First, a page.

STUDY OF PROTEINS AND PEPTIDES FROM PLANT FOODS AND THEIR POSSIBLE EFFECTS ON HUMAN HEALTH
Giangrieco, Ivana (2011) STUDY OF PROTEINS AND PEPTIDES FROM PLANT FOODS AND THEIR POSSIBLE EFFECTS ON HUMAN HEALTH. [Tesi di dottorato] (Inedito)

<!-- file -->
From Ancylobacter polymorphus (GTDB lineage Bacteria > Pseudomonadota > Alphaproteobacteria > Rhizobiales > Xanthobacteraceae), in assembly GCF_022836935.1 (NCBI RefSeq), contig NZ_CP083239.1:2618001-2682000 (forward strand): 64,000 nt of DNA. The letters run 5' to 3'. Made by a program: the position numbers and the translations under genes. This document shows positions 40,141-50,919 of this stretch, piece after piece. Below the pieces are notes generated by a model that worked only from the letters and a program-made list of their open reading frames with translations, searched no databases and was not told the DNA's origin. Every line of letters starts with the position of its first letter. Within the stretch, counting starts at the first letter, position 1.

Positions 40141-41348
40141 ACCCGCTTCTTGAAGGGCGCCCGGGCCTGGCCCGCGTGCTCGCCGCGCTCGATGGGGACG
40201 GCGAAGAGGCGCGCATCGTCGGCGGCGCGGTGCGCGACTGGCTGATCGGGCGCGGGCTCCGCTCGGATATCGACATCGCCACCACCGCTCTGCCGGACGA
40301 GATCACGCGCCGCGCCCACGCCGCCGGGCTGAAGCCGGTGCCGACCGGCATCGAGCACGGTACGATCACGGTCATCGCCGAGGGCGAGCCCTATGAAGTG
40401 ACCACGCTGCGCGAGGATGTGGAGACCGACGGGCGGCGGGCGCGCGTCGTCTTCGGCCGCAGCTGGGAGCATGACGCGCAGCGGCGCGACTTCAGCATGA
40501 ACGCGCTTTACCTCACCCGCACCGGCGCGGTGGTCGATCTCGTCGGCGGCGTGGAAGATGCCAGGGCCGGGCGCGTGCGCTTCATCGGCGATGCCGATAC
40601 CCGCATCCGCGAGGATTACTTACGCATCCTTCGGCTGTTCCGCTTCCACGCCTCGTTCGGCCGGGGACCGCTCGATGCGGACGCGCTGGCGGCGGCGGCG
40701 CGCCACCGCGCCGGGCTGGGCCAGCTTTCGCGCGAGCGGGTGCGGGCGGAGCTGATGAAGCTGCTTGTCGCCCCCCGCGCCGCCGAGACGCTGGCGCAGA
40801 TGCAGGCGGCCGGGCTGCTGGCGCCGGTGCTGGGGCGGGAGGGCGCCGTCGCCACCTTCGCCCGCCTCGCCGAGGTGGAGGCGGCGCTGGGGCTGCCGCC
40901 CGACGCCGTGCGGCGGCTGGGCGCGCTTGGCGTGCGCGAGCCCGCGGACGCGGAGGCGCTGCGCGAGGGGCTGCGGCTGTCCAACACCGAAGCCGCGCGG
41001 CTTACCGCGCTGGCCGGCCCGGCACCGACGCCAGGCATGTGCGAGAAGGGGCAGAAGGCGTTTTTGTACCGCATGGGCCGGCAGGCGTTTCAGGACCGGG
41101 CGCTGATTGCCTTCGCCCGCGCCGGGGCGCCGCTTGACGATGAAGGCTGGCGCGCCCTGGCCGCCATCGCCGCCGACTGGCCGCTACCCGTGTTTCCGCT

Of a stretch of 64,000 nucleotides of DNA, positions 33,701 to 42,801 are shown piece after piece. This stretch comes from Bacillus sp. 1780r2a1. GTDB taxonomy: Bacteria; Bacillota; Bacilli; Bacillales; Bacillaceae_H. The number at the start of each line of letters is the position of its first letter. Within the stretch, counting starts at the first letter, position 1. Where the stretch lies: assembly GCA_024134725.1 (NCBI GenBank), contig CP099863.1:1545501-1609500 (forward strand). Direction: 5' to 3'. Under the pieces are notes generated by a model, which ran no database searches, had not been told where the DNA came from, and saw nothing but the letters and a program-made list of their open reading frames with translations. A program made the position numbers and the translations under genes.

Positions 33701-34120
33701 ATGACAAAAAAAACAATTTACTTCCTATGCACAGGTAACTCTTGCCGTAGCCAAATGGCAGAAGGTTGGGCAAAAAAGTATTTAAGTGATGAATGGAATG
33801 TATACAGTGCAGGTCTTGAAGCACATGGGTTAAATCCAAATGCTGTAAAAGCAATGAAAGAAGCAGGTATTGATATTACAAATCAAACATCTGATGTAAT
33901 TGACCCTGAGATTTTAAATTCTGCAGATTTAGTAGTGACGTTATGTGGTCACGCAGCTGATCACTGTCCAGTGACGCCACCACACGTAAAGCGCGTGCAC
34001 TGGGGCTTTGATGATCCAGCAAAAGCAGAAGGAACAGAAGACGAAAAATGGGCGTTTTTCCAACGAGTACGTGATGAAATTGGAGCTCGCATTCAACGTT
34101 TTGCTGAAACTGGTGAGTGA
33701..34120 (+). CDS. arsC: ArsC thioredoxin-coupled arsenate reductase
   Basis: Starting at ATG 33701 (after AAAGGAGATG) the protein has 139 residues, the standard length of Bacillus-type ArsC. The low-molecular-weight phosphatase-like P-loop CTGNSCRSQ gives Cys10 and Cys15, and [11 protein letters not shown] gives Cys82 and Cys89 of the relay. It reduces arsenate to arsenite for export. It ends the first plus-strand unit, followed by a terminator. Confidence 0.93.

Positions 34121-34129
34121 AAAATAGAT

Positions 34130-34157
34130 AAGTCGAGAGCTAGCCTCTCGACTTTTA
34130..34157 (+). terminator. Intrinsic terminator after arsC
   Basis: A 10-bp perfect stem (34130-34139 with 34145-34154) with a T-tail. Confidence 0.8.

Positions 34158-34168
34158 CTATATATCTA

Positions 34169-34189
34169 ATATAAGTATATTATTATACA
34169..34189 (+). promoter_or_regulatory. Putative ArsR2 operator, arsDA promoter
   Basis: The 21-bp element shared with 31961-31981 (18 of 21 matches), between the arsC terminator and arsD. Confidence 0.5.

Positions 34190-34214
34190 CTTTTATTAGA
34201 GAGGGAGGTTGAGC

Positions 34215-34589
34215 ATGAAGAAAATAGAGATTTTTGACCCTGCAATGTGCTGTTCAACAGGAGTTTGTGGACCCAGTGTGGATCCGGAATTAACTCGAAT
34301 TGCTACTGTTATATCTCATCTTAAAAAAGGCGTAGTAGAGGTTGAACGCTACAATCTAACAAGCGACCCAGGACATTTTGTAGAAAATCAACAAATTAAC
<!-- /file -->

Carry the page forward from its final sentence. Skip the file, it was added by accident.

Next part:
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Foods can affect human health beyond basic nutritional effects. In fact, foods are a source of different molecules, including nutraceuticals, i.e. health-promoting molecules, and proteins that can cause allergic reactions. The objectives of this thesis are in the framework of a research program focused on the study of allergens and nutraceuticals from plant foods and their possible effects on human health. Kiwifruit has been chosen as a model of food endowed with beneficial effects on human health and also an important source of food allergy, although for comparative purposes other foods have sometimes been included in the study. Four new allergens have been identified in plant food, namely green and gold kiwifruit, black mulberry and tomato. They belong to the family of Lipid Transfer Proteins (LTP) and three of them have already been included in the official list of allergens of the World Health Organization/International Union of Immunological Societies (WHO/IUIS) with the allergen names Act d 10, Act c 10 and Mor n 3. The structural properties of these allergens have been characterized using classical biochemical methodologies. The immunological and clinical features have been investigated using both classical methodologies, such as skin prick test, prick by prick test and DBPCFC, and emerging methodologies, such as the high throughput ISAC system allowing analysis by multiplex biochip-based immunoassay. The results obtained by comparative analysis show a heterogeneous behavior of different LTPs indicating that the biochemical grouping of allergens can be misleading in the allergy diagnosis and that an improved allergy diagnosis can be obtained by testing every single patient with the most comprehensive panel of available LTPs/allergens . The influence of different experimental conditions on the structural properties and IgE reactivity of the kiwifruit allergen kiwellin (Act d 5) was investigated by circular dichroism, skin testing, immunoblotting and ISAC microarray system. Results obtained demonstrated that the physico-chemical features of the environment can affect the conformation and the IgE reactivity of Act d 5. This behavior suggests that the environmental conditions may affect the response of allergy diagnostic systems by modulating the pattern of exposed antigenic epitopes. The functional characterization of kissper, a naturally occurring kiwifruit peptide, performed by immunohystochemical and ELISA experiments on human colonic mucosa deriving from biopsy carried out on subjects suffering from Crohn’s desease, clearly indicated an antinflammatory effect of this molecule. This result suggests a possible use of kissper as a nutraceutical molecule in the treatment of inflammation.
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